The Truth on Insulin and HGH.
The real reason for increased size of new age pros, insulin, not HGH.
Why aren’t you growing? Insulin resistance/hgh, glucose no longer able to efficiently get into the muscles.
Hgh doesn’t build muscle, Hgh can ruin muscular growth, And the real cause of “palumboism” hgh induced insulin resistance. Hgh induces insulin resistance which can cause the limb(arms/legs) muscles to atrophy.
Ever hear many state hgh isn’t good for muscle building? But when you add insulin it is? No the insulin itself is going to help muscle growth due to multiple mechanisms. The hgh use has nothing to do with it. And insulin does not make you fat without hgh use. Scientifically this does not make sense in any form. Insulin itself is going keep the same ratio you currently have at shuttling said nutrients into muscle/fat. The ratio you gain right now bulking will be the same ratio on insulin of fat to muscle gain… The only thing that will affect that would be insulin resistance. Which is why it matters the type of insulin you pick. Since some insulin forms cause insulin resistance.. And some are shown to increase insulin sensitivity, lower ac1 levels. Body builders… Don’t use humalin R…
So hgh, the expensive fat burner that ruins muscle gains. Where do we start? The copious studies showing muscle tissue has never been increased in any hgh study? The fact that bone growth and collagen growth takes longer then muscle tissue, yet in studies on hgh show all these factors happening.. Yet zero muscle tissue growth… Many like to live in fantasy landing claiming of muscle cells take a long time to mature.. Well so does collagen/connective tissue and bone… Yet these seem to grow just fine in HGH studies. All these studies show how hgh has its impact on bone and connective tissue and has no real affinity for the muscle.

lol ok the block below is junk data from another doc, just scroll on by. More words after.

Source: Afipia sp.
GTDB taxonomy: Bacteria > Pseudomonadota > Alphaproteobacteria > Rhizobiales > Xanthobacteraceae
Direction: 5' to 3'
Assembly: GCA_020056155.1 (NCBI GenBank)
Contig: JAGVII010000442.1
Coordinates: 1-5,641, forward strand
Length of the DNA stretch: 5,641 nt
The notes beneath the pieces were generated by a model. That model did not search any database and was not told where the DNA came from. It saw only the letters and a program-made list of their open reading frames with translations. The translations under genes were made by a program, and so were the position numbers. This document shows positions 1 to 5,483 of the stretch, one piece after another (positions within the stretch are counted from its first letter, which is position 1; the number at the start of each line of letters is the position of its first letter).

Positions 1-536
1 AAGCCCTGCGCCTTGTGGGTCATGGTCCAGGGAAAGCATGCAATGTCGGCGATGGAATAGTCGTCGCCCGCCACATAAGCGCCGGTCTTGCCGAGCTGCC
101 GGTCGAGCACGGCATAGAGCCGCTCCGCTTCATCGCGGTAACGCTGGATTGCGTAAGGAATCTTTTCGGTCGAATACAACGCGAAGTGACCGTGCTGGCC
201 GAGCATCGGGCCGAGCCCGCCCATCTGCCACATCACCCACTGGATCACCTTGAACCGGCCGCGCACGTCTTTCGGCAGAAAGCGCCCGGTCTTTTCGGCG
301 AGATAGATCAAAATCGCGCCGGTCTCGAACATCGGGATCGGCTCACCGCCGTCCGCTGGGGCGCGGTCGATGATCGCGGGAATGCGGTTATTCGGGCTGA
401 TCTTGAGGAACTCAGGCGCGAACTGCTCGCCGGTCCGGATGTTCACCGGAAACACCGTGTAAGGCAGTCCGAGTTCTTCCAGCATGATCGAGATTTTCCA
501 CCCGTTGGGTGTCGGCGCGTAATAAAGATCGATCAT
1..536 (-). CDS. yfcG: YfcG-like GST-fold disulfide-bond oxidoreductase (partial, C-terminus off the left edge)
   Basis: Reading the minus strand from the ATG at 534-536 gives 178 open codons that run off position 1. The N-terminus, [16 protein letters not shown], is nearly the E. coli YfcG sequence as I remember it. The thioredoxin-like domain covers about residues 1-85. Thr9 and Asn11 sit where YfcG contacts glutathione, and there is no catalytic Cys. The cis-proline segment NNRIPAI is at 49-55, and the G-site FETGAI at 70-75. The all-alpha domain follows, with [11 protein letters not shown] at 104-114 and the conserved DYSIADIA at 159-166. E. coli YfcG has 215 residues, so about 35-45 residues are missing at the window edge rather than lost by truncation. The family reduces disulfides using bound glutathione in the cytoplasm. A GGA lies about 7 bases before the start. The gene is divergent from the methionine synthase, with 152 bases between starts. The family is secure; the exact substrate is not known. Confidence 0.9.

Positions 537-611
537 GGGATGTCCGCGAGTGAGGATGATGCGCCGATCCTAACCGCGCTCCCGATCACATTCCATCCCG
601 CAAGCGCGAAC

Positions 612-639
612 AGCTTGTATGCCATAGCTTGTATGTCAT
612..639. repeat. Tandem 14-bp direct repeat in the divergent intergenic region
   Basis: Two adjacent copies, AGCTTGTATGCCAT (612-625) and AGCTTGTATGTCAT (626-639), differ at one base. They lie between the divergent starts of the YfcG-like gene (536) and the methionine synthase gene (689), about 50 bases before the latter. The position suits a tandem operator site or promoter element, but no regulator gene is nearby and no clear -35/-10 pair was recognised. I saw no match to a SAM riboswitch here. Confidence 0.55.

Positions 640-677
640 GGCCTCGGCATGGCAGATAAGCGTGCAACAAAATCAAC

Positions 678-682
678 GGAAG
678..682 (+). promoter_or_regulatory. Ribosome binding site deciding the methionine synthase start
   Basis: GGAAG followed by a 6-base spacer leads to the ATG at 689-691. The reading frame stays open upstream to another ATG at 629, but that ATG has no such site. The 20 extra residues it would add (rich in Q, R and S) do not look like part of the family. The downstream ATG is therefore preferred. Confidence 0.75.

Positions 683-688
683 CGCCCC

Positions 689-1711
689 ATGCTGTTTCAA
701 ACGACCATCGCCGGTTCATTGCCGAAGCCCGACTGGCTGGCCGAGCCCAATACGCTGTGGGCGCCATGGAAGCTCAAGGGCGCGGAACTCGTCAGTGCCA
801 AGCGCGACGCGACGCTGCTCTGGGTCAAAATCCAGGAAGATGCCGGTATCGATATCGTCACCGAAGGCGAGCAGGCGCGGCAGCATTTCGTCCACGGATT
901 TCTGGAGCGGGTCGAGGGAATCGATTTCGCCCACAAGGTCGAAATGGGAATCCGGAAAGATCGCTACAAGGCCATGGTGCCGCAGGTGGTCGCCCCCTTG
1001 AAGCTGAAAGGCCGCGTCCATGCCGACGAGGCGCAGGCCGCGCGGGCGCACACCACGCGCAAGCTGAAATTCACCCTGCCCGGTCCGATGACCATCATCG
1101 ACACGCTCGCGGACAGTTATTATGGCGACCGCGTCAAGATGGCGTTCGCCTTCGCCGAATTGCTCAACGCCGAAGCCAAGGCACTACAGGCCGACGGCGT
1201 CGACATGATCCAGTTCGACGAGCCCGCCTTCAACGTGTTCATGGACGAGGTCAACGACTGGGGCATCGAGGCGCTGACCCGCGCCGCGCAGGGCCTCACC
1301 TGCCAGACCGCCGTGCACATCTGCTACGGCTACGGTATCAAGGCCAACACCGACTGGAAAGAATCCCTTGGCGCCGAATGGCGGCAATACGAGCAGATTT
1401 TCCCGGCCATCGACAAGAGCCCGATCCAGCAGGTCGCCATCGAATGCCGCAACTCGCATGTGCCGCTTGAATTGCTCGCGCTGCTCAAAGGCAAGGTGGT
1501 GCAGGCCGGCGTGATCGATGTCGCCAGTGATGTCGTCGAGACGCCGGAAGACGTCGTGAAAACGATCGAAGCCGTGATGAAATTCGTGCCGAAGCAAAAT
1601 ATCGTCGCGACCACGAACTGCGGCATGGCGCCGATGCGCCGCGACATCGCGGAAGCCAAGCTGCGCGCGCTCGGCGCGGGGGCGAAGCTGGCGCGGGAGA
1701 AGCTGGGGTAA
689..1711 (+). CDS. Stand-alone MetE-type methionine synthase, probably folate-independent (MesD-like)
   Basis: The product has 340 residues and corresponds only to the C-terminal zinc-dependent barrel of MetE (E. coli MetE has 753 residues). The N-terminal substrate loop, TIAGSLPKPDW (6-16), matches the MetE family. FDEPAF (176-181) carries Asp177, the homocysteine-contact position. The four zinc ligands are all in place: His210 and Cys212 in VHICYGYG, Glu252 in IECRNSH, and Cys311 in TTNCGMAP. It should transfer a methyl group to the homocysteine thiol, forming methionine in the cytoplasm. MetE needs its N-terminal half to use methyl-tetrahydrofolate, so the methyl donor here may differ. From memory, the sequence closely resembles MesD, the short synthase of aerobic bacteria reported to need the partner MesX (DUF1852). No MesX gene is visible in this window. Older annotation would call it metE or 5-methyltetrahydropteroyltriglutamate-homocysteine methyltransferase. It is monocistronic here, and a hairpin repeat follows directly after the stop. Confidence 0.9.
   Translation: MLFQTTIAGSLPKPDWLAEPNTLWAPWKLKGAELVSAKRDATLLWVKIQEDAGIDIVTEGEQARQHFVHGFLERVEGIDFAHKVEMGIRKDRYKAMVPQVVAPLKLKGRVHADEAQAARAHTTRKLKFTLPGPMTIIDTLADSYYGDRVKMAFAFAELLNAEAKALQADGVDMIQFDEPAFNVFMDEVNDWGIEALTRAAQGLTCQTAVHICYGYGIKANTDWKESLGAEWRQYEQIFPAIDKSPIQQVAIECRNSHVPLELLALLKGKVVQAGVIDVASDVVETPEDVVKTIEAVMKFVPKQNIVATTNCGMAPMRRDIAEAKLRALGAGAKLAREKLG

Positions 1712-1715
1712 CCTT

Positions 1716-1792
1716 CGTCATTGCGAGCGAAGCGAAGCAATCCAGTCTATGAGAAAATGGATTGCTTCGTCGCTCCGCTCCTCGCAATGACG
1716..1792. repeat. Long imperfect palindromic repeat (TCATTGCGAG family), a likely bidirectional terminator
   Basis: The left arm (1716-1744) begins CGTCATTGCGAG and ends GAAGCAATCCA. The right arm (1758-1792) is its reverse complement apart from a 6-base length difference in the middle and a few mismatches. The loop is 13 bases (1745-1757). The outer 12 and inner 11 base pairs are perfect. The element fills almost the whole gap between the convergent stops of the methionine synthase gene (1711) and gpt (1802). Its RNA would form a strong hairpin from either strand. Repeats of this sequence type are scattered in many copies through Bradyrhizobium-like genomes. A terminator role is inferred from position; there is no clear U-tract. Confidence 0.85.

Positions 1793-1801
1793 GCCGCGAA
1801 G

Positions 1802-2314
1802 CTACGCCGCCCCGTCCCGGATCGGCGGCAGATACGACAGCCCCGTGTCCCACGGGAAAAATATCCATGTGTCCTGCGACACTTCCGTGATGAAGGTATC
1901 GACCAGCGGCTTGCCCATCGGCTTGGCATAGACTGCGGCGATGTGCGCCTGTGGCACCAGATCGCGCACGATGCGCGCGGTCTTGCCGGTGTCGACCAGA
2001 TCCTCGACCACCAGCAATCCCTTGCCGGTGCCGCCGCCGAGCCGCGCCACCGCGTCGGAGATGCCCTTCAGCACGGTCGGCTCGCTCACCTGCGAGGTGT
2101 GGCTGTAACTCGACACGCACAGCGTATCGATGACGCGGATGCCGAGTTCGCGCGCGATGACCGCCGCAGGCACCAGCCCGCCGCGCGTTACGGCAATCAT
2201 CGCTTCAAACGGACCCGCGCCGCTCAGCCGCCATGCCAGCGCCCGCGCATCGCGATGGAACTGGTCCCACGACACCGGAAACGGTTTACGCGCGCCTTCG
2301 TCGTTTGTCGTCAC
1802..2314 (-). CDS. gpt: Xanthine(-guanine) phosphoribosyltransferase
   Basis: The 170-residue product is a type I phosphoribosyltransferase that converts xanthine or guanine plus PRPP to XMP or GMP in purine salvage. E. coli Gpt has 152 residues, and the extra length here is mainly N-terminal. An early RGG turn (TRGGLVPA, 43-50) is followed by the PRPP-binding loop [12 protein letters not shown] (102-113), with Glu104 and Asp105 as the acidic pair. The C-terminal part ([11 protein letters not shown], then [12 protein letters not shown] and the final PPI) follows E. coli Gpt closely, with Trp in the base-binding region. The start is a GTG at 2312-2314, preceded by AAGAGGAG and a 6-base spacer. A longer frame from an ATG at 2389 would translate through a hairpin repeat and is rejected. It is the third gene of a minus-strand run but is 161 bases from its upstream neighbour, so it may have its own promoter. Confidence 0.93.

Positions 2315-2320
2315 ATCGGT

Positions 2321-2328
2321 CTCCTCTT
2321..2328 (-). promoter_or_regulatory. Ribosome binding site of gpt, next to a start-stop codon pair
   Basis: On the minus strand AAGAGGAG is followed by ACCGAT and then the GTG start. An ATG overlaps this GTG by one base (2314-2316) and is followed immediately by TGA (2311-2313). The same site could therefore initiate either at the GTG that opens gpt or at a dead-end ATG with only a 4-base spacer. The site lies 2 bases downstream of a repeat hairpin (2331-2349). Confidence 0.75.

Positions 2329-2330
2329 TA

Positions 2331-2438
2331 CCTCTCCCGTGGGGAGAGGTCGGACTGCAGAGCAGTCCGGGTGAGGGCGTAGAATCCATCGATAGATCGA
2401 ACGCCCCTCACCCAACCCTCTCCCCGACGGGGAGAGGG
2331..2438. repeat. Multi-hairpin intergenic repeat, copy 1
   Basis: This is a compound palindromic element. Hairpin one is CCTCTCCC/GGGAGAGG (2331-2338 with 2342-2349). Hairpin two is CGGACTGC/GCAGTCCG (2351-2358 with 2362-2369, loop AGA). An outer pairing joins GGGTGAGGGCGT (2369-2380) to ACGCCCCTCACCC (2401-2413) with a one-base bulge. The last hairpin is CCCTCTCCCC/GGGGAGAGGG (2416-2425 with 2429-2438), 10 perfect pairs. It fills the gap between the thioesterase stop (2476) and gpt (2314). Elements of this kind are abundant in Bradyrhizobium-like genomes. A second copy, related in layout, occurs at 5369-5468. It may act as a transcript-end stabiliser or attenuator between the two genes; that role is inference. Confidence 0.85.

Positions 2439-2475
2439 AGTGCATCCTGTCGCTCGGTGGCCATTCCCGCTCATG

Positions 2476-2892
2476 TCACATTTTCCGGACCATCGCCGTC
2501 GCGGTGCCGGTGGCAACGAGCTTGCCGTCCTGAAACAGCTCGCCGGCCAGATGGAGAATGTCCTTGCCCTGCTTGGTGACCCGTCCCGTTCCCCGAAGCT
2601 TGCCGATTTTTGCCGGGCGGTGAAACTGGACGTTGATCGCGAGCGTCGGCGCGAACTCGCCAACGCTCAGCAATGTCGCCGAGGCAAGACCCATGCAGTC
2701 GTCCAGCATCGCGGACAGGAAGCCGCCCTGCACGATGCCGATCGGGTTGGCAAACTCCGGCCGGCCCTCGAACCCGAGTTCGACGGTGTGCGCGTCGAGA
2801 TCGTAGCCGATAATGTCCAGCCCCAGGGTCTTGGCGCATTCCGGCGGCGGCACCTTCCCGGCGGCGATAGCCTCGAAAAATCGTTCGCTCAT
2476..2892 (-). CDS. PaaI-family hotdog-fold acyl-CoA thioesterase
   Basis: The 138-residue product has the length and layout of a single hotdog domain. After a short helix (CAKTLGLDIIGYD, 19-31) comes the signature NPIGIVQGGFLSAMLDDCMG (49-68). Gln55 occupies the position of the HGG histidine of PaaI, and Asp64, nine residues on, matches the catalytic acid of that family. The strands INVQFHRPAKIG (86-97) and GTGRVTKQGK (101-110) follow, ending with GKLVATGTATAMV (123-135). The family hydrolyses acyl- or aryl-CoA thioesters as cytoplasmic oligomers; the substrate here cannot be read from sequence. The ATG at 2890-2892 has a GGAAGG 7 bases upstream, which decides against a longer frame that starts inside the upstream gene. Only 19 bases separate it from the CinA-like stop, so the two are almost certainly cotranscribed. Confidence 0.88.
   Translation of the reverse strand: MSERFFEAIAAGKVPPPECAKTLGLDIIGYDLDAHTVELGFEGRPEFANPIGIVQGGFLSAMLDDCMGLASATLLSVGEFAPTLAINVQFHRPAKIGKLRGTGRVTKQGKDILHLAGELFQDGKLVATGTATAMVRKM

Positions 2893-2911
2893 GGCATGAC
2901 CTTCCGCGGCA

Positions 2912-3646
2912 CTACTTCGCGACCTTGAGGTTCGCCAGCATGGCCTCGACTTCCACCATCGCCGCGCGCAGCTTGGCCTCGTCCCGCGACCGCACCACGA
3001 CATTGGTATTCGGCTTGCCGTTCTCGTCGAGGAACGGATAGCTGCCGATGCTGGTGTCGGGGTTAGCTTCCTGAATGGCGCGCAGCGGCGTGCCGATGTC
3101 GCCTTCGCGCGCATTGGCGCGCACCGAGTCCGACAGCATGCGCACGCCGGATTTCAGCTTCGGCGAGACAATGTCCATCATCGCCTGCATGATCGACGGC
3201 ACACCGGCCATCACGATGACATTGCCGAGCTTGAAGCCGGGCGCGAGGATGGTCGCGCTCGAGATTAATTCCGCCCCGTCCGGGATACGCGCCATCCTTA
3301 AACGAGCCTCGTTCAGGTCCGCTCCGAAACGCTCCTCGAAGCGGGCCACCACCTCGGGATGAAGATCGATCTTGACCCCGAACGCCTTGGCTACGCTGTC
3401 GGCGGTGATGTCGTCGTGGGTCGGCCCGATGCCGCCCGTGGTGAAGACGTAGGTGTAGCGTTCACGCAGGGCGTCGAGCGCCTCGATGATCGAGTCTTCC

Yes studies show muscle mass increase on hgh studies. But know the difference here, lean body mass increase etc or muscle mass speficially stated means a increase in the mass which can be due to various reasons. Which those reasons are here are water retention via potassium/sodium retention. Which steroids also do. But read the studies and you will see that actual ZERO tissue growth itself of the muscle is seen. Hence why you come off hgh you lose that extra 10-15lbs water weight that you loved so much making you look fuller/thicker yet that bone growth stays…